The Regensburg Forum is hosting a debate between Thomas Pink and Steven Wedgeworth (a Reformed Protestant) concerning the compatibility of Dignitatis Humanae with the historic teaching of the Church. Pink (famously) says it is compatible because it concerns only the coercive power of the state and Wedgeworth says it isn’t compatible. Pink’s opening argument is here. Wedgeworth’s reply is here. Wedgeworth’s argument is that DH is just too enthusiastic about religious liberty and the fact that it is a fruit of the Gospel for the Declaration to be merely a grudging concession that the state alone has no power to coerce in religious matters – but don’t you worry when we have our hands on the temporal power we will be burning heretics again by right of the spiritual power to coerce (via the temporal). DH does not, Wedgeworth contends, merely observe that modern secular states cannot coerce in religious matters in a neutral way as an interesting fact. No, it claims this as a gain for mankind derived from the Gospel. As such it clearly violates traditional Leonine teaching which sees the enforcement of the Church’s coercive religious authority by the temporal power as an ideal arrangement in Christian societies.

Undoubtedly, the tone of DH points in this direction and is consequently difficult to swallow for an orthodox theologian. Nevertheless, Wedgeworth’s critique fails. As Pink observes, religion now transcends the power of the state because of divine positive law not because of natural law. On its own the state would have the right and the duty to discover and then embrace and enforce the form of worship appointed by God. However, it so happens that God has appointed a form – Catholicism – which prohibits the exercise (in its own right) of religious coercion by the state. The true faith brings with it supernatural certainty. As the Catechism of the Catholic Church 157 teaches,

Faith is certain. It is more certain than all human knowledge because it is founded on the very word of God who cannot lie. To be sure, revealed truths can seem obscure to human reason and experience, but “the certainty that the divine light gives is greater than that which the light of natural reason gives.” “Ten thousand difficulties do not make one doubt.”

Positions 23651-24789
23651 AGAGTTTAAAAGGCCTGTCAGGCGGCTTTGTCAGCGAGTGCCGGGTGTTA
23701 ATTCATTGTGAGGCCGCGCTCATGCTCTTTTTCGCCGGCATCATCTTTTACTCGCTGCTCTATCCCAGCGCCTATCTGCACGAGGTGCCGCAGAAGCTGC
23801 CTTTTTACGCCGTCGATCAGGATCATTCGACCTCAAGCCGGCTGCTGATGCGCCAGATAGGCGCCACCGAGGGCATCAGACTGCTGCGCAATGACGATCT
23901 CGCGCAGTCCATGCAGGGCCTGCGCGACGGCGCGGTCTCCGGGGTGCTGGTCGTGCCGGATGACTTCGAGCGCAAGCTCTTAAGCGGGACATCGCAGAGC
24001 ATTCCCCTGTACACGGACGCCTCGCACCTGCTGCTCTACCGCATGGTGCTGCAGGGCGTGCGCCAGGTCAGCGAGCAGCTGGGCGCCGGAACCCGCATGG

Thus the freedom afforded to the non-beleiver to consider and embrace the true faith free from molestation by the temporal power – because coercive power over religion has been denied to the state in the order of the Gospel – is not taken from the believer. The believer’s conscience can never be violated by the enforcement of his duties as a Catholic because he knows with surpassing certainty the truth of the Catholic faith and consequently of his obligations under it. The Council is careful to make this distinction (whether by providence alone or human design I do not know),

This Vatican Council declares that the human person has a right to religious freedom. This freedom means that all men are to be immune from coercion on the part of individuals or of social groups and of any human power, in such wise that no one is to be forced to act in a manner contrary to his own beliefs, whether privately or publicly, whether alone or in association with others, within due limits.

The formal heretic or apostate by definition acts in a manner contrary to his own beliefs and in Christendom the Church by means of the temporal power seeks to compel him to act in accordance with his own beliefs. Furthermore, the temporal power can never be employed to prevent a person repudiating or leaving (see: DH 6) the Catholic religion as it is utterly impossible to reverse the effects of baptism or erase the baptismal character and thus neither the temporal power nor the spiritual need exert themselves to prevent someone doing the impossible.

Religious liberty consists in the freedom of non-believers to discover and embrace the Catholic Faith without coercion and the freedom of believers to continue to profess the Catholic Faith in accordance with their supernaturally enlightened consciences. Should the believers in question be so blessed as to live in Christendom, they have the added blessing of being prevented from violating their consciences by the temporal sword duly subordinated to the spiritual power.

Then Jesus said to those Jews, who believed him: If you continue in my word, you shall be my disciples indeed. And you shall know the truth, and the truth shall make you free.

Of course, if the social and civil consequences of the Gospel for the adherents of the true religion in society were so radically divergent from the conditions obtaining under the Old Testament (e.g. Deuteronomy 13:6-9) as Wedgeworth’s interpretation of DH (and perhaps his own private view) implies it would be hard to believe that it was the same God revealing Himself in both Testaments. But then that has always been a difficulty for Protestants. 

Advertisements